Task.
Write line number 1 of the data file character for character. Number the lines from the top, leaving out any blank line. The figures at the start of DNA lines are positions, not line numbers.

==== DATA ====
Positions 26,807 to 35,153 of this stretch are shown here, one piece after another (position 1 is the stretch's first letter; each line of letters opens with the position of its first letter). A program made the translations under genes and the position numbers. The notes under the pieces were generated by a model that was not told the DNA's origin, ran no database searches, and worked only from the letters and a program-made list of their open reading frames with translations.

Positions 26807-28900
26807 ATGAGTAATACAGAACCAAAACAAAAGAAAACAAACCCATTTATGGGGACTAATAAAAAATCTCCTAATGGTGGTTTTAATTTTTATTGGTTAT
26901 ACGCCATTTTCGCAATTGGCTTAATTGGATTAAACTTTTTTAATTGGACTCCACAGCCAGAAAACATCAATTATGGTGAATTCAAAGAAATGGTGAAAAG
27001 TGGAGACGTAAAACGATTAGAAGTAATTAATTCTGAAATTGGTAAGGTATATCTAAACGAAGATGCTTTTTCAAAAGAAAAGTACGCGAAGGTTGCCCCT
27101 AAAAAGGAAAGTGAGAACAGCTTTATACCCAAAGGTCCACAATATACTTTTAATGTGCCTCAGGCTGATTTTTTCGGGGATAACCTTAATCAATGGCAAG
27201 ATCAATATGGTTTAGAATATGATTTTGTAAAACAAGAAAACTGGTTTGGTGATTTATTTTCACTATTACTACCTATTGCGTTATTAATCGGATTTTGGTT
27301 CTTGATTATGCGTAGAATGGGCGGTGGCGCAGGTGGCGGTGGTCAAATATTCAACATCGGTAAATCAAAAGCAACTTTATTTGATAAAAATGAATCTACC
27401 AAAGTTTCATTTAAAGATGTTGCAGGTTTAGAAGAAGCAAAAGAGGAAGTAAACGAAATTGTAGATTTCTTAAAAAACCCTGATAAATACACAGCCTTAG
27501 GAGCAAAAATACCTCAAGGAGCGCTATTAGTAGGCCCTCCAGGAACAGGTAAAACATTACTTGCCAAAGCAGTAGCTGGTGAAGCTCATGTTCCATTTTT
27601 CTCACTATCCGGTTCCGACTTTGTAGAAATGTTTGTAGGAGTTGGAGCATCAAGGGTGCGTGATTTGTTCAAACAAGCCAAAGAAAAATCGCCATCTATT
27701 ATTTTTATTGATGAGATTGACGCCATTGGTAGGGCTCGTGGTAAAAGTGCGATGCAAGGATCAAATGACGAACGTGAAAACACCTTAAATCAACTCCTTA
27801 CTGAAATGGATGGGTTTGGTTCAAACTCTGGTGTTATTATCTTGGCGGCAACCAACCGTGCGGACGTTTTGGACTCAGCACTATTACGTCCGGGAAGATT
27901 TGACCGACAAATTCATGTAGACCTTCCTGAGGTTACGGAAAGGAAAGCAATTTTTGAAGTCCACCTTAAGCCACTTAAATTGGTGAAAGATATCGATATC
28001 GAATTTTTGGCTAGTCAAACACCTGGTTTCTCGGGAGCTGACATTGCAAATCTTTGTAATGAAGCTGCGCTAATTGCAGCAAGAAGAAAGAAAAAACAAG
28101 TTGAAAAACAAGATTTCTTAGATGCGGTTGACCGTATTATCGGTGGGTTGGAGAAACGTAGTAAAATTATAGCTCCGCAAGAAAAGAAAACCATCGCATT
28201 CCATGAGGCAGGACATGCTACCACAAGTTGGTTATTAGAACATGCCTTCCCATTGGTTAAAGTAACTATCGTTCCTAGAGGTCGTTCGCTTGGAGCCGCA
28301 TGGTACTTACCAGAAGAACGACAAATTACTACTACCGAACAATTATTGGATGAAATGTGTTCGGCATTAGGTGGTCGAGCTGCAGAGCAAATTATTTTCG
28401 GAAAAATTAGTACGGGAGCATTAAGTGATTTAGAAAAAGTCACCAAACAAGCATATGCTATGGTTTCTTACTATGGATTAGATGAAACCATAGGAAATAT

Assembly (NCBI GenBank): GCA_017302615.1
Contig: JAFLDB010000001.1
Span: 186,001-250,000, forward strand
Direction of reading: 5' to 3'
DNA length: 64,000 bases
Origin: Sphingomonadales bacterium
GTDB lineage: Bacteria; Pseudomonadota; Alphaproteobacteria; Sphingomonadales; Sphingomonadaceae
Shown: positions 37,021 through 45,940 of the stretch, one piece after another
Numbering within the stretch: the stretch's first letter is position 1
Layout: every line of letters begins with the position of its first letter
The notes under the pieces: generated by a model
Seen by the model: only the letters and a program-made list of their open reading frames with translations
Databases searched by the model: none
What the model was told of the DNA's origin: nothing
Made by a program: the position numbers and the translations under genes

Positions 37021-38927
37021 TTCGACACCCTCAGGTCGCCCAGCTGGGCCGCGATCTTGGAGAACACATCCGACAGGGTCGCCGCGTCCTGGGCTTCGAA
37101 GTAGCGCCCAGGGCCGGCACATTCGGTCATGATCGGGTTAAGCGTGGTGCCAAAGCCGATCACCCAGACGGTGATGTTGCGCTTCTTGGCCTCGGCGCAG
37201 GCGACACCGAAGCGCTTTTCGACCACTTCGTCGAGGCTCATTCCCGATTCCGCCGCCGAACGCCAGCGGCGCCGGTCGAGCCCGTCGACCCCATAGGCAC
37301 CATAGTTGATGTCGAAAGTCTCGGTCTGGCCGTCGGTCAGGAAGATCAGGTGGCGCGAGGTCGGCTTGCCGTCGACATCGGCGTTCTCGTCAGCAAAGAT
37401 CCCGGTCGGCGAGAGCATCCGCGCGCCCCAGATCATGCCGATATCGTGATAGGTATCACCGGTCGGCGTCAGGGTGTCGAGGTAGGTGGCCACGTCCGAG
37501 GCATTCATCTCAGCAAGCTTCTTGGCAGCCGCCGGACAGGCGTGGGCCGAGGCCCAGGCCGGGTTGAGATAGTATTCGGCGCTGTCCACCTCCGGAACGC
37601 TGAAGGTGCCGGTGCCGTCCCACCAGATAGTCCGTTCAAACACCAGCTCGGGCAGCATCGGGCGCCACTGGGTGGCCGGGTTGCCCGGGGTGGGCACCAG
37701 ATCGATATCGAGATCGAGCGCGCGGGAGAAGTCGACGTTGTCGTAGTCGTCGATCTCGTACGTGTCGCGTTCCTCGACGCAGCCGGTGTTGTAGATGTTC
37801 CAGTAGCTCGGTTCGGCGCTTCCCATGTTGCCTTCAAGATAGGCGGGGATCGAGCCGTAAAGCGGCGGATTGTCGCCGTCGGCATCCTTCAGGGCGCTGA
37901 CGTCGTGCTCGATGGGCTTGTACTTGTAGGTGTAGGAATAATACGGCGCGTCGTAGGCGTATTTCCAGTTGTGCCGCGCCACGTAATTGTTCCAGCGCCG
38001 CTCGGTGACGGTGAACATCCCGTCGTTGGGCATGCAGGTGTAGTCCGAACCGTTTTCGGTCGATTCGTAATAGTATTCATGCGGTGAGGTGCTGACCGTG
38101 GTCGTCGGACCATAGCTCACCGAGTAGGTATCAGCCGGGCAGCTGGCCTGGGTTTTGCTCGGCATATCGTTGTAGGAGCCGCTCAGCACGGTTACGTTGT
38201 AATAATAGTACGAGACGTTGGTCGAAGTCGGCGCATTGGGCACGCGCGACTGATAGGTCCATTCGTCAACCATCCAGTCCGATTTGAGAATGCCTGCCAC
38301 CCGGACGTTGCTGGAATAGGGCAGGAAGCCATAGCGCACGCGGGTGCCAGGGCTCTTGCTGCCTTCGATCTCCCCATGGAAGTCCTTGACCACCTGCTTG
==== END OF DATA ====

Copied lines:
Positions 26,807 to 35,153 of this stretch are shown here, one piece after another (position 1 is the stretch's first letter; each line of letters opens with the position of its first letter). A program made the translations under genes and the position numbers. The notes under the pieces were generated by a model that was not told the DNA's origin, ran no database searches, and worked only from the letters and a program-made list of their open reading frames with translations.